Business hotting up for Ford coffee company

Jay in the Edgcumbes cafe in Ford
Jay in the Edgcumbes cafe in Ford

Usually, when I am asked if I would like a cuppa there is only one answer – ‘yes’.

However at Edgcumbes in Ford this starts a fascinating conversation.

Chris roasting the coffee beans

Chris roasting the coffee beans

“People do come in here thinking they will just get a coffee then it is like ‘wow, this is an emporium’,” smiles director Alice Rendle.

The family business has certainly grown since Alice’s father-in-law launched it with one blend of tea when he returned from India.

However, 35 years later, the rainbow of loose leaf jars and coffee pots are just one of the changes.

“To me it is like a whole new business now,” Alice agrees, talking of the new retail venture. “I can’t tell you how exciting that is for me.

Director Alice Rendle

Director Alice Rendle

“Before, when we were just wholesaling to others, we were a step removed,” she explains. “It’s been a whirlwind but we’ve found people are desperate to learn, and this opens up people’s worlds.”

So much so Alice believes ‘coffee is now becoming the new wine’.

“Fifteen years ago people wouldn’t have known the difference between the different types of reds, they would just say ‘French’ or ‘Italian’,” she enthuses. “Coffee is becoming a connoisseur’s market.”

This demand, coupled with Edgcumbes’ desire to educate, has inspired a range of workshops and has already sparked plans for a bigger on-site café.

“Everything we do is about people being given the chance to experiment,” says Alice. “Once you taste freshly roasted it is hard to go back.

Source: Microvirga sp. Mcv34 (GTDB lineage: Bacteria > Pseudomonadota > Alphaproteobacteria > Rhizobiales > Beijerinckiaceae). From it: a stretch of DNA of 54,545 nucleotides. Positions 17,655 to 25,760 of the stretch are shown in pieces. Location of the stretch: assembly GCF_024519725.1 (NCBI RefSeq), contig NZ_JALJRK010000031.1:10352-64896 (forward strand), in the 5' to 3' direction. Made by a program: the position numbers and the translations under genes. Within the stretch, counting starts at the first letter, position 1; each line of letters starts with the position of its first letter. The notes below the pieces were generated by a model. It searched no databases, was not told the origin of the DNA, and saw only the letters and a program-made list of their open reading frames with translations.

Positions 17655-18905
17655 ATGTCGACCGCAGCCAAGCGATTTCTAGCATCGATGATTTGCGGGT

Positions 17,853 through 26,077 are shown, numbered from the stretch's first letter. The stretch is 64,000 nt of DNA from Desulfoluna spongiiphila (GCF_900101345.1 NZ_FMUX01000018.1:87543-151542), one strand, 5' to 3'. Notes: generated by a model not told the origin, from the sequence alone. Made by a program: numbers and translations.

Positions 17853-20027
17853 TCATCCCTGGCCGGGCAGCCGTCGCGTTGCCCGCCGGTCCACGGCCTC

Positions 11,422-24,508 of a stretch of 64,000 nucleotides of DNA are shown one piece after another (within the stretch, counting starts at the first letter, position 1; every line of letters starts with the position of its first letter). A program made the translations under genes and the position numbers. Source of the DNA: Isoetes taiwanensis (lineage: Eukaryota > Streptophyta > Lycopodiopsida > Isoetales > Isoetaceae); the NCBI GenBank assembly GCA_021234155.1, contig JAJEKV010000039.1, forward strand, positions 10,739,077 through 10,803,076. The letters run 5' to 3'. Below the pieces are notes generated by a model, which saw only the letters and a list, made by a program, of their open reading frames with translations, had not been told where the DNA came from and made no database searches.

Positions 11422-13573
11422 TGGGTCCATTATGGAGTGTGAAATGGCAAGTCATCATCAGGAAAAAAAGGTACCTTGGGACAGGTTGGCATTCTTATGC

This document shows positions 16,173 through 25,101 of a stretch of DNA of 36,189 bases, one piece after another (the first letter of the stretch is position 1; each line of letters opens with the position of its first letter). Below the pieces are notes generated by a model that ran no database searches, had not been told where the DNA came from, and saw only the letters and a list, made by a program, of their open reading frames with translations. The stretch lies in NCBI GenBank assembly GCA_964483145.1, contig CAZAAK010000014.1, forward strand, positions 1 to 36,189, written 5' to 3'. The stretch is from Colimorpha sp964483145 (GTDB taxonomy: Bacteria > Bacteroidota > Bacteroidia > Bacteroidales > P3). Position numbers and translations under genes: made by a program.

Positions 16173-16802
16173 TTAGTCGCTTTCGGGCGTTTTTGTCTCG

“Most supermarket coffee will have been roasted six or even seven months ago but most people won’t know the difference until they have tried it – it is like eating fresh bread.”

There’s no doubt the smell is just as enticing.

Alice aptly describes the current shop as ‘a window in to what we do’ as it literally allows just that as customers can see the beans being roasted and ground to order while they stand at the counter.

“We are very transparent. It is saying ‘this is what we do, this is what we sell’,” she reveals. “People of your generation love it because it is local and there is an issue of environmental footprint.”

On this topic Edgcumbes also runs a ‘3R’ scheme where the coffee is sold in reusable tins which, if brought back and refilled also give customers 20 per cent off.

“It means people don’t pay for the packaging that they are just going to throw away anyway,” says Alice simply.

Working as manufacturer and retailer means the business can respond quickly, compared to caterers which Alice insists ‘can be two years behind’ because they ‘respond to what the customer asks for’ and then have to filter it through the chain.

Learning that 100 kilos will, at the end of the process, make just 12 it is easy to understand why the team believe coffee deserves to be treated with respect.

“I don’t think it is much different to what chefs are doing,” says shop manager Jay Bull. “It is about going back to basics and great ingredients.

“People are used to reaching for the sugar, because they have been brought up with it being bitter,” adds Alice.

“But if you taste fresh there is a sweetness, a fruitiness, to it.

“It is like a piece of meat, you can boil it and it will taste foul or you can carefully pan fry it and it will be sublime.”

There’s also plenty to inspire tea drinkers from innovative brewing devices to bespoke blends.

“They are all loose leaves which is so much nicer than bags,” Alice insists. “It is about helping people realise they can make good tea and coffee at home rather than having to spend a fortune in cafes.

“It’s for everyone. I don’t know anyone who is not interested in tea or coffee, but they have grown up with a very base level,” she continues.

“We want to make it accessible and prove you don’t have to have an expensive machine, what you do need to have is fantastic coffee.”

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